Depression is one of the most common mood issues treated at Good Therapy SF. New clients searching for “therapy near me” often present with some type of depression. Trying to find a therapist that can help with depression can be a challenge as well. Our San Francisco therapists are trained in depression therapy techniques that are supported by research.
Try one or more of the tips below to help with managing your depression.
Incorporating some type of movement or exercise into the day can seem like an overwhelming struggle to someone working through depression. However, exercise is a necessary component to treating depression. In addition to the health benefits, regular exercise five days a week that lasts 30 minutes has been proven to elevate the moods of people suffering from mild to moderate depression.
Thankfully, the hilly geography of the city makes depression therapy in San Francisco easier than in other areas. Often our therapists encourage clients to simply “go outside and walk up the nearest hill!”
The Opposite Action skill is one of many taught in Dialectical Behavior Therapy classes. Opposite Action is a depression therapy skill that asks clients to do the opposite of what their depression “tells” them to do.
For example, when clients agree with what their depression “tells” them to do, they end up engaging in unhelpful behaviors such as oversleeping, overeating, not moving, watching too much TV, or not reaching out to friends and family. This is a problem because the more people engage in these depressive behaviors the worse they feel in the long term.
Doing the opposite of these depressive behaviors (getting off the couch, getting out of bed on time, engaging with other people, etc..) is a form of depression therapy that helps to reduce depression in the long term.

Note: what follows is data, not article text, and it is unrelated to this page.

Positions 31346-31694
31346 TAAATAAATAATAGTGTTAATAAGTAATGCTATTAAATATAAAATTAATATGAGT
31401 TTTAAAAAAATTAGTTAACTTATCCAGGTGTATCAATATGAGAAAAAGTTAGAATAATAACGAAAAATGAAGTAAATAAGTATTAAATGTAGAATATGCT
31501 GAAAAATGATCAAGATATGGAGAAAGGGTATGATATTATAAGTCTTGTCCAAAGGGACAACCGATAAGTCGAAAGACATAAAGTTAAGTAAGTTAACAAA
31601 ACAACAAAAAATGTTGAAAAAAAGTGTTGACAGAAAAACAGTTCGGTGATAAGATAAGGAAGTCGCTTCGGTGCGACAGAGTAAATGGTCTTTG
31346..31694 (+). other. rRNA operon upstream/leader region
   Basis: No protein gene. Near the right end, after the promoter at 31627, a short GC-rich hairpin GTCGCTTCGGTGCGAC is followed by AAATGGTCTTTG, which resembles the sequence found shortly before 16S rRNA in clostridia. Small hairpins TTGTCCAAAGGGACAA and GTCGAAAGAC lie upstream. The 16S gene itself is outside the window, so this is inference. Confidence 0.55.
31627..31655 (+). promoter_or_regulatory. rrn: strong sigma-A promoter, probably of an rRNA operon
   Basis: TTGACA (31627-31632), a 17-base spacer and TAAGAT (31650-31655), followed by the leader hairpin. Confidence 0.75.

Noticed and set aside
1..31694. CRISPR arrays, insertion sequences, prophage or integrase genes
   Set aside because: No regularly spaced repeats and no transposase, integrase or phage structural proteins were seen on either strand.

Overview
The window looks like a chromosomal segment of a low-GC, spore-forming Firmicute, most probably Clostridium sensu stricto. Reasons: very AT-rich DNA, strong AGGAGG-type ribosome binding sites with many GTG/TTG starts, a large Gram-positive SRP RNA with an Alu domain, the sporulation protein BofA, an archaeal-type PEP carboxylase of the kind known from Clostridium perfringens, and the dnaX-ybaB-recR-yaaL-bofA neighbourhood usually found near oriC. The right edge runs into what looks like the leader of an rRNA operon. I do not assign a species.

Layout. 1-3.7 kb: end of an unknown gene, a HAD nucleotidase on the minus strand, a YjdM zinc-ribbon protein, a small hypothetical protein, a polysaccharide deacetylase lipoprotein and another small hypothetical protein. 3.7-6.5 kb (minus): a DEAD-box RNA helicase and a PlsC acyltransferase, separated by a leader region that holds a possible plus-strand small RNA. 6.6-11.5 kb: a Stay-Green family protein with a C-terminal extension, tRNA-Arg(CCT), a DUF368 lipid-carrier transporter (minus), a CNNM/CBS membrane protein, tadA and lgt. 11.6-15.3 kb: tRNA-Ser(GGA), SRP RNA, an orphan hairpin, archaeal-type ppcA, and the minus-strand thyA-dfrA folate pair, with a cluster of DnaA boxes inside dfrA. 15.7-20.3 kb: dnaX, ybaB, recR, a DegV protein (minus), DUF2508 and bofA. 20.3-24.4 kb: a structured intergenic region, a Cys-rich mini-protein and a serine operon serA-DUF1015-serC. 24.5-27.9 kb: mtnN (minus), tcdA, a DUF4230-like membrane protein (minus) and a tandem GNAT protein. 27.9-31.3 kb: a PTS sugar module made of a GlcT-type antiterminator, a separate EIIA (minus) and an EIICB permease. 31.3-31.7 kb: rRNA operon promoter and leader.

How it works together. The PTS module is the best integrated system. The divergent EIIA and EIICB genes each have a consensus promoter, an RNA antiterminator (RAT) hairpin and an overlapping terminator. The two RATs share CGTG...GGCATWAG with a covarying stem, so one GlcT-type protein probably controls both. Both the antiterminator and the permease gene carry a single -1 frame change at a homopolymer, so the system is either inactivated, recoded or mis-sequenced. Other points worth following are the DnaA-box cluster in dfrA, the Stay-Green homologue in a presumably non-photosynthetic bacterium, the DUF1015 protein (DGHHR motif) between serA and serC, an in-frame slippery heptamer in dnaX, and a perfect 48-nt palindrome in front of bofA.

Stop All or Nothing Thinking
Depression therapy at Good Therapy SF also focuses on changing our thoughts. One of the most common types of thinking errors associated with depression is All or Nothing Thinking. This type of thinking is an issue because when we are depressed the all or nothing approach creates overly negative beliefs about ourselves, others, and our future.
Common examples of all or nothing thinking include:
- “I’m stupid”
- “They don’t like me”
- “It’s not going to work out anyways, what is the point?”
An easy way to try and stop the frequency of these All or Nothing thoughts is to record how often they occur. It might seem counterintuitive, but the more often you are able to intentionally observe the frequency of these thoughts, the more likely you are to reduce how often they happen over time. Often clients will be surprised to see this reduction when applied over the course of several weeks or months.
A Final Word
Our San Francisco therapists are well trained to treat depression, mood issues, anxiety, and other mental health challenges. If you think you might be suffering from some of these symptoms please feel free to reach out through our contact page.